During Clarke County Resevoir Commission’s (CCRC) meeting Thursday morning, there was a public outcry for the expansion of the existing 100-acre Arbor Valley Lake in Clarke County to be a feasible water-source alternative.
CCRC’s proposed site for a lake as a surface drinking-water source is located in the Squaw Creek Watershed, which is located northwest of Osceola.
Approximately 20 people attended the CCRC meeting.
The total project cost for the reservoir in the Squaw Creek Watershed is estimated at $35.5 million. Funding the project includes many sources, especially local-option sales and services tax (LOSST).
As for concerns with Osceola’s current water supply at West Lake, it is 43 inches down.
Kathy Kelly spoke in favor of Arbor Valley and discussed a petition published in the Oct. 2 edition of The Advertiser that featured 255 out of 298 signatures obtained.
Kelly said the intention of the petition ad was to make their collective voices heard.
“Many in this county strongly disagree with the CCRC’s adamant refusal to seriously consider an Arbor Valley expansion,” she said. “The reasons are enumerated in the ad. Taxpayers and water patrons want this alternative properly evaluated by study, not just discarded on the basis of one or a few persons uninformed opinion. They want it proved to be, or not to be, a viable and potentially less expensive and less invasive alternative. We also would call you to task to keep your evident promises of no increase of property taxes and no increase water rates to pay for a reservoir.”
Kelly said only a preliminary study of the potential for expansion at Arbor Valley has been completed, and CCRC is refusing to consider this a viable alternative.
According to Kelly, Arbor Valley would be less expensive, as well as closer access to existing Osceola businesses including desirable access with the location along Highway 34 for future lake-related businesses and recreational amenities.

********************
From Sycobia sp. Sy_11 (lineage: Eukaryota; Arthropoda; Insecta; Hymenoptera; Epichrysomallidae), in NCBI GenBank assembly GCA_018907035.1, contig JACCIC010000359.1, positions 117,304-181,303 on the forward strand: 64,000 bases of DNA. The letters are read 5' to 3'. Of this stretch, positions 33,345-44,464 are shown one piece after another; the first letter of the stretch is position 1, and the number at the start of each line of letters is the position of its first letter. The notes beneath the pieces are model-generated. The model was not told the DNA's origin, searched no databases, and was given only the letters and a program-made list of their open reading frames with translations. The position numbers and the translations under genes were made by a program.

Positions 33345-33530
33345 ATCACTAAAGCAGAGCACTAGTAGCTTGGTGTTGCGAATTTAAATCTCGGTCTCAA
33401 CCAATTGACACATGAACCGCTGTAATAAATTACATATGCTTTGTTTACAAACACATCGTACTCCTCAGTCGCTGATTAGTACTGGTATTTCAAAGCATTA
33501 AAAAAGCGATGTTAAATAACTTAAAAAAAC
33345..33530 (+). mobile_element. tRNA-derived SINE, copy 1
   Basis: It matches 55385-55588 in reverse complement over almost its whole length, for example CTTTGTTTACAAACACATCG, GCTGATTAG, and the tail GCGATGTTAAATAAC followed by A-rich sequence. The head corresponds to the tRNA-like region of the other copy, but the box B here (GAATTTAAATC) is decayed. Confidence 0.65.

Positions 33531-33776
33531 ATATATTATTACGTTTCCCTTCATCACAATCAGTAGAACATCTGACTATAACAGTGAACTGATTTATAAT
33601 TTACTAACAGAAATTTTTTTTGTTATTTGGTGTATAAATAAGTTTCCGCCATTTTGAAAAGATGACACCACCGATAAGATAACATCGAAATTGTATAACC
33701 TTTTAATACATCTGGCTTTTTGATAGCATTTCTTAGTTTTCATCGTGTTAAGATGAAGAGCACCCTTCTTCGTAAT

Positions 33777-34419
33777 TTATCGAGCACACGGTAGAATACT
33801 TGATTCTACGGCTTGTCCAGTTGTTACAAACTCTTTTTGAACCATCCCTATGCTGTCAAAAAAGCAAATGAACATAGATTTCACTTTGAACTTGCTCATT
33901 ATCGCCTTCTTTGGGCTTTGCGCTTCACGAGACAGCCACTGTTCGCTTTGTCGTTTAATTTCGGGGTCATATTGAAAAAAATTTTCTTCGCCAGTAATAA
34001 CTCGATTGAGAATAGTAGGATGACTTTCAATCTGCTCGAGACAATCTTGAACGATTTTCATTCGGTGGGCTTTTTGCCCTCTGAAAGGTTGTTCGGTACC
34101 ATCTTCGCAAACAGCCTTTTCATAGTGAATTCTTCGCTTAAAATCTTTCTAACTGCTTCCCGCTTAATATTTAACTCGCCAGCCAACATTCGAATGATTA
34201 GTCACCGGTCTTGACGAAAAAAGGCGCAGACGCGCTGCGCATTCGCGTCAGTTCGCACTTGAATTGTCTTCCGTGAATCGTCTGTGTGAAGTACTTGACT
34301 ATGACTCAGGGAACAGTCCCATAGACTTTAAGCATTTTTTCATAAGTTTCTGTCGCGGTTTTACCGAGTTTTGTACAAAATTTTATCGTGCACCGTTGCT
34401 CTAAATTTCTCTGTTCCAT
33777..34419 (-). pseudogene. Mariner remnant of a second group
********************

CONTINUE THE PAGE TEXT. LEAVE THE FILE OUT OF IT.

The petition ad states, Arbor Valley, concerning cheaper overall cost, would nullify the bond commitment for $13 million made by the Clarke County Supervisors to the CCRC. This is $10 million in revenue bonds and $3 million in general-obligation bonds.
David W. Beck, executive director of Southern Iowa Resource Conservation and Development Area, had a chance to respond during the meeting.
Beck said he’s had discussions with the members of the Clarke County Board of Supervisors.
With concerns to funding, he’s talked to state and corporate officials.
“We’ve helped them understand how they can carry out a bond process for water supply, should they choose to do that,” Beck said. “They haven’t done that. CCRC hasn’t officially approached the board of supervisors on bonds.”
He said the public should understand revenue bonds, should the county choose to issue them, would be paid with revenues from the local-options sales tax.
“And, believe me, we’ve met with bondsmen and the local bankers, and they’re not going to let enough bonds get sold that we can’t pay with expected revenues,” Beck said. “They’re wanting 120 percent. … Basically, they’re only willing to loan about 80 percent of what our actual revenue stream would demonstrate that we should be able to pay for. It’s down to, essentially, 13 million dollars worth of revenue bonds. So, I believe we’re plenty safe. I don’t think that if the county issues revenue bonds it’s going to affect anybody’s property tax in anyway whatsoever. That’s not the intent, at all.”
According to a financial-plan status report made available at the meeting, $32.7 million of the project’s funding has been planned for. This is 92 percent of the funding.
Other possible sources include corporate sponsorships, stretching the installation period in order to accumulate cash from LOSST, general-obligation bonds, Rebuild Iowa Infrastructure Fund (RIIF) and private donations.
Why Squaw Creek?
According to Beck, the community made the decision between 10 and 12 years ago not to work in the Whitebreast Watershed, which is where Arbor Valley is located.
He cited reports from 1991 and 1996 that are commonly known as site-inventory reports. Water supply sites at Whitebreast and Squaw Creek were studied and Squaw Creek was the recommendation for the reservoir site.
Beck said another feasibility study on Arbor Valley could cost between $500,000 and $1 million. He made the recommendation to the CCRC board to stay on task with the current Squaw Creek Watershed project.
Sandy Kale, chairperson of Osceola Water Board, said she was on the board in 1996 when a study was done and the area of Whitebreast was ruled out.
She said the reasons were it didn’t have the sufficient depth and ratio, and it couldn’t supply the amount of water needed at the time.
“If we changed our mind and went to another location now, we would have to start over. Period,” Kale said. “The site would have to be completely studied to see what it would supply. … We would just be starting from scratch again.”
CCRC agreed to look at the Arbor Valley Lake information, but continue with progress on the current project.
The next CCRC meeting is 9 a.m. Nov. 8.